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Rep. Eddie Bernice Johnson Awarded Scholarships to Relatives

Rep. Eddie Bernice Johnson (D-Texas) told the Dallas Morning News that she had unknowingly violated Congressional Black Caucus Foundation anti-nepotism and residency rules in awarding thousands of dollars in college scholarships to relatives and the children of a top aide, the newspaper reported Sunday.

The Congressional Black Caucus Foundation provides $10,000 in scholarships annually to each Congressional Black Caucus member. Caucus members individually publicize the program, decide the number of recipients and select winners. The foundation is supported by private and corporate donations, not taxpayer money.

Johnson, who was CBC chairwoman in 2002 and is a former member of the foundation’s board, said she was not fully aware of the program’s rules. She awarded nine to 11 scholarships per year from 2005 to 2008, and three or four winners each year were related to her or her district director, Rod Givens, the Morning News reported. Scholarships were awarded to two of Johnson’s grandsons, two of her great-nephews, and Givens’ son and daughter. The six did not live in or attend school in a district represented by a CBC member, as required by the program, the newspaper reported.

The total scholarship money awarded to the six was less than $20,000, based on Johnson’s records.

In a statement, Johnson said she would work with the foundation to “rectify the financial situation.”

Johnson told the newspaper that she divided the available funds equally among recipients and that every qualified applicant got a scholarship. “I recognized the names when I saw them,” Johnson said. “And I knew that they had a need just like any other kid that would apply for one.” She also said that had there been more “very worthy applicants” in her district, she “probably wouldn’t have given it” to the relatives.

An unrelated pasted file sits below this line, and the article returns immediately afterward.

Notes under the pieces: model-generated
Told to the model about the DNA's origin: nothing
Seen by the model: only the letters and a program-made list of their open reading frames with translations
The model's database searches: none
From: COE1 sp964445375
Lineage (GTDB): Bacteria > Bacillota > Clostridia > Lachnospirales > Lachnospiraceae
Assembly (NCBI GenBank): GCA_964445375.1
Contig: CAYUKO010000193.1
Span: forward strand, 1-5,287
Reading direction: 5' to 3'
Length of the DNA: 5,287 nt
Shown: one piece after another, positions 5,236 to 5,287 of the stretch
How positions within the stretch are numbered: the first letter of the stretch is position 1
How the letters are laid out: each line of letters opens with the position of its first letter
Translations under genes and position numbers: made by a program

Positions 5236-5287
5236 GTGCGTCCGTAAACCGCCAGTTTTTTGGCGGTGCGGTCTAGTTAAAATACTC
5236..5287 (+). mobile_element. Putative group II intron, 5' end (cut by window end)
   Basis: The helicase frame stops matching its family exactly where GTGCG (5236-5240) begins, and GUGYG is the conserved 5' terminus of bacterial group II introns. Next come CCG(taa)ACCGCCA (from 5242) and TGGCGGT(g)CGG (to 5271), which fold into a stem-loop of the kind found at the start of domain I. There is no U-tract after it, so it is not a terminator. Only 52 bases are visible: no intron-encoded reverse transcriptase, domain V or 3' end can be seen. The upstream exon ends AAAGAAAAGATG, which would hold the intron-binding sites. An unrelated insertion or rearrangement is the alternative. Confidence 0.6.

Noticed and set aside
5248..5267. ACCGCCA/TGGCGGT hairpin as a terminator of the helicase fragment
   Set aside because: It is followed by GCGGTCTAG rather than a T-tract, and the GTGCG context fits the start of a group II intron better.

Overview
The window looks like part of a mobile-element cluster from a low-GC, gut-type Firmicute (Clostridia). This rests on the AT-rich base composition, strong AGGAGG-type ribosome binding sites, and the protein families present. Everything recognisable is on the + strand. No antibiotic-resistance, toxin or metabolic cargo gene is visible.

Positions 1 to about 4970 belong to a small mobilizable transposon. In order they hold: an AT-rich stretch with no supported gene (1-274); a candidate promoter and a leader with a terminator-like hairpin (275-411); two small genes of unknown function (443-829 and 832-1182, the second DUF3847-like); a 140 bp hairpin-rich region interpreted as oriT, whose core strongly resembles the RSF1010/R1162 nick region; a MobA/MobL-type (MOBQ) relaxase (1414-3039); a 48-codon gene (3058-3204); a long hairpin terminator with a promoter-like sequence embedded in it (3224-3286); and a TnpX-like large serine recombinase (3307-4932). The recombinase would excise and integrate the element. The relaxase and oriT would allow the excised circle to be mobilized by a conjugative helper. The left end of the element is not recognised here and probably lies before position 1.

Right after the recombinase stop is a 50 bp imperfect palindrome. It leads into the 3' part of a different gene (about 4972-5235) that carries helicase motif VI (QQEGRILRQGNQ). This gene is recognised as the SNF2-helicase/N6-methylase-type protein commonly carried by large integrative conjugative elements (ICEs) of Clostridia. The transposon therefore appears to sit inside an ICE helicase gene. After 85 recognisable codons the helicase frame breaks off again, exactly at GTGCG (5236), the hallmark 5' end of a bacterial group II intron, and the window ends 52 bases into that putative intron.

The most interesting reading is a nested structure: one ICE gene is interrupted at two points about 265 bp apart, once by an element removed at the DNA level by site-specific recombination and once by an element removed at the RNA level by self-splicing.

Johnson told the newspaper that she never asked whether her relatives could be given the scholarships. “It’s never come up with me,” she said. “But let me just say this: None of these people are my immediate family. Immediate family doesn’t include grandchildren.”

Amy Goldson, the foundation’s general counsel, told the newspaper Saturday that the scholarships violated anti-nepotism and residential eligibility rules and are “of great concern.” She said the rules clearly state that applicants cannot be related to members of the CBC or the foundation’s staff.

She said the foundation did not know money went to Johnson’s relatives because the program “operates on an honor system.”

Johnson is up for re-election this fall for a 10th term. CQ Politics has rated the race as Safe for Johnson, meaning she is virtually certain to win.

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